An advanced course focusing on particular topics in the history of philosophy. Special emphasis will be placed on ideas and disputes which were historically influential and continue to be philosophically significant. Consent required.

Current issues in the philosophy of mind, such as relation of mind and body, status of the mental, knowledge of own's own and other minds, personal identity, consciousness, mentality of animals and machines, topics in the philosophy of psychology. Graduate standing required.

Examination of central problems of metaphysics. Topics may include: existence, necessary truth, the problem of universals, causation, the identity of the self through time, free will. Attention will be given both to the historical development of these problems and to contemporary philosophical responses to them. Graduate standing required.

 

 

Theory of knowledge. Exploration of topics including the foundations (or lack of foundations) of knowledge, the role of experience in knowledge, whether knowledge of the present and the nearby gives us reasons for beliefs about the future, the past, or about events far away, and related issues. Graduate standing required.

Problems, literature, and schools in the philosophy of science and technology. 5305: explanation and confirmation; 5306: theory change. I

Problems, literature, and schools in the philosophy of science and technology. 5305: explanation and confirmation; 5306: theory change. II

A systematic examination of metaethics, the branch of philosophical ethics that addresses questions about the nature of ethical discourse and its objects. Investigation of such issues as the meaning of ethical terms and judgments, the nature and grounds of ethical truth, the possibility of ethical knowledge, the rationality of ethical behavior, and the relations between ethical and scientific inquiry. Graduate standing required.

Examination of the work of selected figures representative of important positions in the history of ethical theory from the Classical Age to the modern period. II

Modern deductive symbolic logic and its metatheory. 5505: Development of a system of first order logic. Truth functional sentential logic, monadic predicate calculus with identity. Proof techniques and translation between natural and artificial languages. 5506: Logical metatheory: consistency, completeness, and decidability of logical systems. I,II

Modern deductive symbolic logic and its metatheory. 5505: Development of a system of first order logic. Truth functional sentential logic, monadic predicate calculus with identity. Proof techniques and translation between natural and artificial languages. 5506: Logical metatheory: consistency, completeness, and decidability of logical systems. I,II

This course is designed primarily for philosophy students with a strong interest in biology or biology students with philosophical interests. Topics vary from year to year, but include the changing character of biology as a science, the special character of biological explanations and methods, and the place and value of reduction (e.g., of Mendelian to molecular genetics) in biology. Graduate standing required.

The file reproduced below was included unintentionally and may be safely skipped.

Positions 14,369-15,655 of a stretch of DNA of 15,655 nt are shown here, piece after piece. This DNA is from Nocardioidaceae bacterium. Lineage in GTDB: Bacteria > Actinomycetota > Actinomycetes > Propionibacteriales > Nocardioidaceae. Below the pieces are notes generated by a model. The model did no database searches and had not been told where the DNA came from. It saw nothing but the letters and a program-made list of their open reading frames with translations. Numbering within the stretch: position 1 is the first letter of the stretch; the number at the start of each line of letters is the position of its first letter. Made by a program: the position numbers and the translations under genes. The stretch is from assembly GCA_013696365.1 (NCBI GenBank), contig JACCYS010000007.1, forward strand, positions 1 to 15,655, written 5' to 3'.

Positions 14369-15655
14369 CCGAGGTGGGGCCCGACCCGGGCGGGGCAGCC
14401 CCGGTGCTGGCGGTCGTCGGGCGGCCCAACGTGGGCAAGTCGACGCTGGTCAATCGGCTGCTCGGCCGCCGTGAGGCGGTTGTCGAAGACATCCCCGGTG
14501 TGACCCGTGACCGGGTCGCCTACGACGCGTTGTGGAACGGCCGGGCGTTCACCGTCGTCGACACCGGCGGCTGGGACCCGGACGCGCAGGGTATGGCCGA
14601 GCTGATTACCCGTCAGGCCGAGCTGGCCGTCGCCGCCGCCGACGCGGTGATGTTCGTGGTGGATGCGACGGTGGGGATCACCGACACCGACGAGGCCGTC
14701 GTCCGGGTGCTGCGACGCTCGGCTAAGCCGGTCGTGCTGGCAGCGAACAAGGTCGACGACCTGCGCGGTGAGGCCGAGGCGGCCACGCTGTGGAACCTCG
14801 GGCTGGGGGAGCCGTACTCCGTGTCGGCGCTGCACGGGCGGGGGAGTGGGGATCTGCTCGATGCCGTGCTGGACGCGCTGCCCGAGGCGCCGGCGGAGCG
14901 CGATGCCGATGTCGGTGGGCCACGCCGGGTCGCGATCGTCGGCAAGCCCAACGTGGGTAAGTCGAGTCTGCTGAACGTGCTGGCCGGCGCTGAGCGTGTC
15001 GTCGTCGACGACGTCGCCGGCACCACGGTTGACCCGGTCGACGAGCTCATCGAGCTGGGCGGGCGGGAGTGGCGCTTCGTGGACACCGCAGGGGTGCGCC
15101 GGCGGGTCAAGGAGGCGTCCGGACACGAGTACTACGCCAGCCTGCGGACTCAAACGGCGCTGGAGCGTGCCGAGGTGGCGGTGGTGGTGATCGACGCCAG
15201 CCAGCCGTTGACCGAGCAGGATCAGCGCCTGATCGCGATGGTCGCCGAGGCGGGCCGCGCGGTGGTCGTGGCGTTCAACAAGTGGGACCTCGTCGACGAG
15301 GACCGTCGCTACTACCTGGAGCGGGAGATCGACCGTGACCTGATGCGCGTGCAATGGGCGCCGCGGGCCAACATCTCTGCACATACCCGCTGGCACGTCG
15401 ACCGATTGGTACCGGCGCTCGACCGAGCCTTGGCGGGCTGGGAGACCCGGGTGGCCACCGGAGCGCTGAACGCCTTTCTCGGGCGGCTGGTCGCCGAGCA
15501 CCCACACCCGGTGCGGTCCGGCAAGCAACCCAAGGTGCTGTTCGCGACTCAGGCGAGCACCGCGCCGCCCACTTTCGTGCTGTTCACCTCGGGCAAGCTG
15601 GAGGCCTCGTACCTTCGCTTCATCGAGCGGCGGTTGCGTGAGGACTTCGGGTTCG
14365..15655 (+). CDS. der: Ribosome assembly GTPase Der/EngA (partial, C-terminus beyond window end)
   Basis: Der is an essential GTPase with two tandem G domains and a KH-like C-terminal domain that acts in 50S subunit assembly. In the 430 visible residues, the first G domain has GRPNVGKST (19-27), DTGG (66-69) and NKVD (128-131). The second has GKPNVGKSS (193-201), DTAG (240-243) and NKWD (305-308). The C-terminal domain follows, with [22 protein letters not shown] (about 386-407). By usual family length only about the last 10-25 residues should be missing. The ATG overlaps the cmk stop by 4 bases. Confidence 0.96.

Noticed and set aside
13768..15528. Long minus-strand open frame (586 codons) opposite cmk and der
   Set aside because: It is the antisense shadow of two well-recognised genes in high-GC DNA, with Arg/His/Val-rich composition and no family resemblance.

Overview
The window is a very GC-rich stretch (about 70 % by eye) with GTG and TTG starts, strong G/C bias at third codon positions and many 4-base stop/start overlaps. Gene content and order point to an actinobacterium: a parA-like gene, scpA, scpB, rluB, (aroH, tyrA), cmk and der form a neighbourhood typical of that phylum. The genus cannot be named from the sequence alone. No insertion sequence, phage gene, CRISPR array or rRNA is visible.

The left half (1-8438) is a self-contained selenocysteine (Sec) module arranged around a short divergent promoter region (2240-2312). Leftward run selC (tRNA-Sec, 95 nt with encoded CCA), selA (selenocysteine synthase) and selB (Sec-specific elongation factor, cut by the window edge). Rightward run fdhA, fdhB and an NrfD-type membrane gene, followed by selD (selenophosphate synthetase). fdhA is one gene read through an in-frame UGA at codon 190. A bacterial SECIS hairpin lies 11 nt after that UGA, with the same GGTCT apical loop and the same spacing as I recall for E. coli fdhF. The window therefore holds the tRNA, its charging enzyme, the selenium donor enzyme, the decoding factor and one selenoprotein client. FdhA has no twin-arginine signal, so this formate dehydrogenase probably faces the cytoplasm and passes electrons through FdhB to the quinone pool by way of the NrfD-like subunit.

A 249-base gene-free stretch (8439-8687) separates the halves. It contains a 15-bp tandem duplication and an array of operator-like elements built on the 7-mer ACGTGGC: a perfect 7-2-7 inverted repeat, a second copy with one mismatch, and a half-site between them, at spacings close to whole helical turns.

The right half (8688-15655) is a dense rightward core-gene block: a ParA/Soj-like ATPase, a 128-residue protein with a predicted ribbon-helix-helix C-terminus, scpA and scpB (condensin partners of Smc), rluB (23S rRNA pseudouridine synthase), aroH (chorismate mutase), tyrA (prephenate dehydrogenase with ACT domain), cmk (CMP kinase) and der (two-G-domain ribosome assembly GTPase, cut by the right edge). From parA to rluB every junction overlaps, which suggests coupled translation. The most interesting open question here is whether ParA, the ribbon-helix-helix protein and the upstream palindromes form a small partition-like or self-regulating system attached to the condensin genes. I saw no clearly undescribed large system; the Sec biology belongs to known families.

An examination of the structure and methodology of science as well as key concepts such as explanation, confirmation, realism, and instrumentalism. Graduate standing required.

Only for students pursuing a Master of Arts degree with a non-thesis option. Variable credit course.

Close examination of a discipline, topic, or group of questions from a major philosophical tradition. Such areas as philosophy of language, philosophy of logic, and philosophy of mathematics, and such issues as causation, the nature of space and time, mental representation, logical positivism, and the linguistic turn will be examined. May be repeated for credit, with permission and different content, for a maximum of 12 hours. Completion of at least one of the philosophy M.A. core courses required.

Intensive study of a particular figure, school, or group in the history of philosophy, in cultural and theoretical context, such as Socrates in the Athenian "polis," Stoicism in the Hellenistic age, or Hume and the Scottish Enlightenment. May be repeated for credit, with permission and different content, for a maximum of 12 hours. Completion of at least one of the philosoophy M.A. core courses required. I

Influential contemporary theories of distributive justice. Social, political, ethical, and cultural dimensions of distributive questions. Utlitarianism, liberalism, libertarianism, pluralism, multiculturalism, autonomy, rights, needs, (global) egalitarianism, and (global) poverty. Pre: Graduate standing.

Philosophers of science from 1650 to 1900 with particular attention to the historical development of views about the methods of induction and hypothesis and accounts of theory testing.

A seminar closely examining a topic or group of topics in moral, social, or political theory. Such issues as the foundations of ethics, practical reason, the concept of 'virtue', political obligation, the bounds of moral and political community, paternalism, liberty, and privacy will be explored. Views considered may include moral realism and antirealism, contractarianism, egalitarianism, libertarianism, and communitarianism. May be repeated for credit, with permission and different content, for a maximum of 12 hours.

Variable topics in advanced philosophy of science, including major theories of scientific explanation and their criticisms; philosophical foundations of statistics; naturalized philosophy of science. May be repeated for credit, with permission and different content, for a maximum of 12 hours.